You can also reach the valley by going on the Fimmvörðuháls hike with Skógafoss as your starting point. Another option is to start with the Laugavegur trail, but make sure you have a few days ahead of you! A day hiking tour in Landmannalaugar is a good start if you want to do the rest of the trek by yourself or you can also join a guide on a hiking tour in Laugavegur and the South Coast of Iceland.
Finally, you can either book a guided tour in a super jeep or rent your own car, which is what many people do when chasing the Northern Lights in Iceland. The latter is not something I’d necessarily recommend—I stopped counting how many cars I’ve seen get stuck in the crossings. People underestimate the power of these rivers and think it’s like driving over a puddle. Unless you’re a very experienced driver with a 4×4, it’s best to choose another option. Just bear in mind the road is not maintained in the winter.
Where to stay when you’re hiking in Thorsmork?
The Langidalur and Básar huts are in the valley while the Volcano Huts are slightly on the outskirts. The huts are usually open late May through September. Outside of that period, only Volcano Huts take in organized groups.
While the Langidalur and Básar huts are modest but still cozy options, you’ll love the Volcano Huts if you’re looking for a bit more comfort. You have multiple choices of accommodation, including glamping and cottages, and at the end of a long day out, you can retreat to their restaurant or a bar. Don’t miss out on the sauna and its nice sitting pool to cool you down. It’s not quite like Iceland’s iconic hot springs, but it does the job swimmingly.
Camping in Thorsmork is also allowed, but due to it being a protected nature reserve, only in designated areas. If you go there outside of summer, you’ll have to camp out there. If you’re eager to join an organized hiking trip in Thorsmork, you might be interested in a co-ed hike or an all-female hiking tour for over-50s in Thorsmork.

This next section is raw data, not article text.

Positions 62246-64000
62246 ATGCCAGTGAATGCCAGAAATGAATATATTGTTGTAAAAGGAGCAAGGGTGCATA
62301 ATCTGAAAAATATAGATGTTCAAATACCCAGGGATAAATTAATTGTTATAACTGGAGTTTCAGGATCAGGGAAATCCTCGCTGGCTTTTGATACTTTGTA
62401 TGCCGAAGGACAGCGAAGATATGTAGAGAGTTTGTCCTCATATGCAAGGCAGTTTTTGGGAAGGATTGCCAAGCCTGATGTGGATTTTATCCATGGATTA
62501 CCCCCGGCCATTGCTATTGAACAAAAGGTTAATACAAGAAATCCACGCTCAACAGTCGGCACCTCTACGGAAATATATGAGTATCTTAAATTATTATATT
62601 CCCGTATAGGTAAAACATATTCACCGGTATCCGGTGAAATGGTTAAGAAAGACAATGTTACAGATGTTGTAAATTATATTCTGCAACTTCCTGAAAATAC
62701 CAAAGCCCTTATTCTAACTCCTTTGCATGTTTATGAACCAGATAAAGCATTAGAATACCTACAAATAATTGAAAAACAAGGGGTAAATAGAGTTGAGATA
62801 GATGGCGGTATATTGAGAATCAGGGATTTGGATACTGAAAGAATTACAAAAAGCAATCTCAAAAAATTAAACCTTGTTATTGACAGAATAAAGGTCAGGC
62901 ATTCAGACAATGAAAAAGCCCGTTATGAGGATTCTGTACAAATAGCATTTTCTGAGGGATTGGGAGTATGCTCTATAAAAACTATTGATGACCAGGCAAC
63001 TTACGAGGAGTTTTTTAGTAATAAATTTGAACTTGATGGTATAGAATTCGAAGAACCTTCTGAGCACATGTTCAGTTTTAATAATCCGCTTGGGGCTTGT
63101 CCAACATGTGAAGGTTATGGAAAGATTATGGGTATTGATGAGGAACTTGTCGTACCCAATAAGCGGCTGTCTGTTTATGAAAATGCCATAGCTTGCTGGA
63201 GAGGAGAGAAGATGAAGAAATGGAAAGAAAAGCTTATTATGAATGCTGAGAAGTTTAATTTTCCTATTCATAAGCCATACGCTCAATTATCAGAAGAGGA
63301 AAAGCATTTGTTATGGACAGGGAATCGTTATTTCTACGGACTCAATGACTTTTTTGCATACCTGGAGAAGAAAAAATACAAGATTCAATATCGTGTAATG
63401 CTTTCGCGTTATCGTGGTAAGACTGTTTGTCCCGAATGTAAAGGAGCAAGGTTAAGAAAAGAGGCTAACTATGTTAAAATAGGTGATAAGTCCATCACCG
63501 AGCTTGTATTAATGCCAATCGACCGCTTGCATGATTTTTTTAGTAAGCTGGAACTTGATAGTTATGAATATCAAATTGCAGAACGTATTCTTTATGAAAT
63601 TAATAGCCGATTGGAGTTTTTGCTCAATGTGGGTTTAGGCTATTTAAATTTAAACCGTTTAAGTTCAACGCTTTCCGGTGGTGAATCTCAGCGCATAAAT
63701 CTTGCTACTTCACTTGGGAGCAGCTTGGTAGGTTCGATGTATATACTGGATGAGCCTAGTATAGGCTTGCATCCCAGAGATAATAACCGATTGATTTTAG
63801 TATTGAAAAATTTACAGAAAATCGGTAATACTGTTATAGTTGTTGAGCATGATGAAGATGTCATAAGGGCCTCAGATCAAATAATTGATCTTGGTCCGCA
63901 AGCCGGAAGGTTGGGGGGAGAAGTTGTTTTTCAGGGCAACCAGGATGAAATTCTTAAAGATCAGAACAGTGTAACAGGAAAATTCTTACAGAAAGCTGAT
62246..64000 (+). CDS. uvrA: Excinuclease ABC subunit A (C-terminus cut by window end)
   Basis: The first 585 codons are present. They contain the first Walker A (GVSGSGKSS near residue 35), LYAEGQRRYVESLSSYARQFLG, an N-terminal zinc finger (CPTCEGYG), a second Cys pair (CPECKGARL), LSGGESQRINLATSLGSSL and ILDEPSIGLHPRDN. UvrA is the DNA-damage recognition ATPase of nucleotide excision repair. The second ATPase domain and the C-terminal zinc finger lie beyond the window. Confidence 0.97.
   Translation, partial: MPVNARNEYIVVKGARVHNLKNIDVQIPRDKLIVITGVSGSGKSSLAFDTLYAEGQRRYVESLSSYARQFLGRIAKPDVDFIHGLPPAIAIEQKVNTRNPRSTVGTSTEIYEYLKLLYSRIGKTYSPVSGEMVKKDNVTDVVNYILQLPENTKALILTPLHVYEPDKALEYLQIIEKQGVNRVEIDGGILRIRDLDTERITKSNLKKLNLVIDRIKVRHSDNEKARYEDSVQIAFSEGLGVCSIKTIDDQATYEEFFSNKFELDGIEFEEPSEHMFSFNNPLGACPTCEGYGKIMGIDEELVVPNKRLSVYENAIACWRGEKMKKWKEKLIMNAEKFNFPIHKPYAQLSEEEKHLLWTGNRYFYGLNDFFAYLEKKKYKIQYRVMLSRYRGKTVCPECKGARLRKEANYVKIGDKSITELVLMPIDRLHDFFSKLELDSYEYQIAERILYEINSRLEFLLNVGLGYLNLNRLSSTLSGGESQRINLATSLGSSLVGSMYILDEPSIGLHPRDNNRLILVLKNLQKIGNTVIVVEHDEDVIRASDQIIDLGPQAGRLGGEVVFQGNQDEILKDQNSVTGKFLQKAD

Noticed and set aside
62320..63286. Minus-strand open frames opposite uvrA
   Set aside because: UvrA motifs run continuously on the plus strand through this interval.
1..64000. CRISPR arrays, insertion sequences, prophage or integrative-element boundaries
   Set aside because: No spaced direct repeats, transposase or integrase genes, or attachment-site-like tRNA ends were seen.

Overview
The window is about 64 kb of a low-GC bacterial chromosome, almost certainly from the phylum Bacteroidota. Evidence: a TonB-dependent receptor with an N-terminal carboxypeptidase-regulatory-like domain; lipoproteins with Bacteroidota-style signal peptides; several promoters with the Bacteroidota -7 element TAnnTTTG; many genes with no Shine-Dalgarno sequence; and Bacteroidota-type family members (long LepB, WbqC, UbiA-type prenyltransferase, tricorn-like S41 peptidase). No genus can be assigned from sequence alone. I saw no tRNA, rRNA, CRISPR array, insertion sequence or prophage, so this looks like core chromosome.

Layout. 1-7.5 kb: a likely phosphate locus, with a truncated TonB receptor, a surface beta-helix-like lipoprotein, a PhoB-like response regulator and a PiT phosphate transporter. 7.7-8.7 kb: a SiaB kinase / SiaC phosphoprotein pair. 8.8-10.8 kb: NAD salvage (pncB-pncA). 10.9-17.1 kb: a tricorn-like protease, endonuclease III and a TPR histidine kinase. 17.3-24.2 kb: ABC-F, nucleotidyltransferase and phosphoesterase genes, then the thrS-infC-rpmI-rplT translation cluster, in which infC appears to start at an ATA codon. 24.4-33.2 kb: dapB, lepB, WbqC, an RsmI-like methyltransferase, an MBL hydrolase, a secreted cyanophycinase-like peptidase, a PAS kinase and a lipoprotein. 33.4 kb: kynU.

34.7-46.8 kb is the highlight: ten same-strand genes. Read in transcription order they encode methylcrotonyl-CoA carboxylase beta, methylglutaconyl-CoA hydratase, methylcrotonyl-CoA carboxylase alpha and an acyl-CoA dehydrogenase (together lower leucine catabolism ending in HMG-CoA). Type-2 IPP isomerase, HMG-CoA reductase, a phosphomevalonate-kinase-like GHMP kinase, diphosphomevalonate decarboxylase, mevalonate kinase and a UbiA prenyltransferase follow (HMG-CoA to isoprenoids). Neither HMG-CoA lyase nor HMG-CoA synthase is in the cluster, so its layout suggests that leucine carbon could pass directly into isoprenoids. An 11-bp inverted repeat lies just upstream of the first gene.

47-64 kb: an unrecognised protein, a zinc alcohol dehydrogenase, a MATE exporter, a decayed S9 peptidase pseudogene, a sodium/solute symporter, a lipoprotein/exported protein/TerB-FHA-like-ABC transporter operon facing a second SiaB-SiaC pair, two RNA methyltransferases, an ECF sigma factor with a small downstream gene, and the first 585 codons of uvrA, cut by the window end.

What about preparations for hiking in Thorsmork?
While some people may be a bit annoyed that there aren’t many shops and bars in Thorsmork, I must say—I quite like it. There really isn’t a need for shops to be placed all over the valley. All you need to do is plan ahead and be aware of where you’re going.
Even if you’re staying at the Volcano Huts, stock up on your food for hiking. If you need gear, I recommend getting everything, including the food, in Reykjavík or the towns of Selfoss or Hvolsvöllur on your way in, that way you don’t have to worry about it. However, there’s a small shop at the Langidalur Hut offering a limited selection of dried foods and snacks (think candy bars, nuts, biscuits, etc), while the Volcano Huts’ store has some food as well as souvenirs.
What else can I do in Thorsmork?
Every year the Thórsgata Volcano Trail Run is held in Thorsmork in September. It’s one of the most popular races in Iceland with minimal impact, so it’s quite sustainable. If you want to learn more about landscapes you can expect, read about one account of a volcano hike in Iceland (from one of 57hours’ Founders). If you fall in love with how all of this sounds, book this hiking tour of volcanic trails in Iceland ASAP!
Sharing Thorsmork in a Sustainable Way
Tourism boomed in Iceland after the Eyjafjallajökull eruption in 2010; it really put us on the map and the number of visitors rose drastically—we went from half a million tourists per year to over 2 million. At the moment, Thorsmork is not yet overcrowded and we want to keep it that way—promote it, but don’t overuse it.
One of the reasons I wanted to become a guide is to educate people on how to treat nature kindly and use it in a sustainable way. Although Thorsmork is a protected area by law, there are no quotas of visitors, which poses an even bigger challenge to nurture it. I always tell my people about Leave No Trace principles, which remain important reminders for all of us. I’d love to see you in Thorsmork and show you my favorite spots—but promise that you’ll follow sustainability practices. Pinky swear?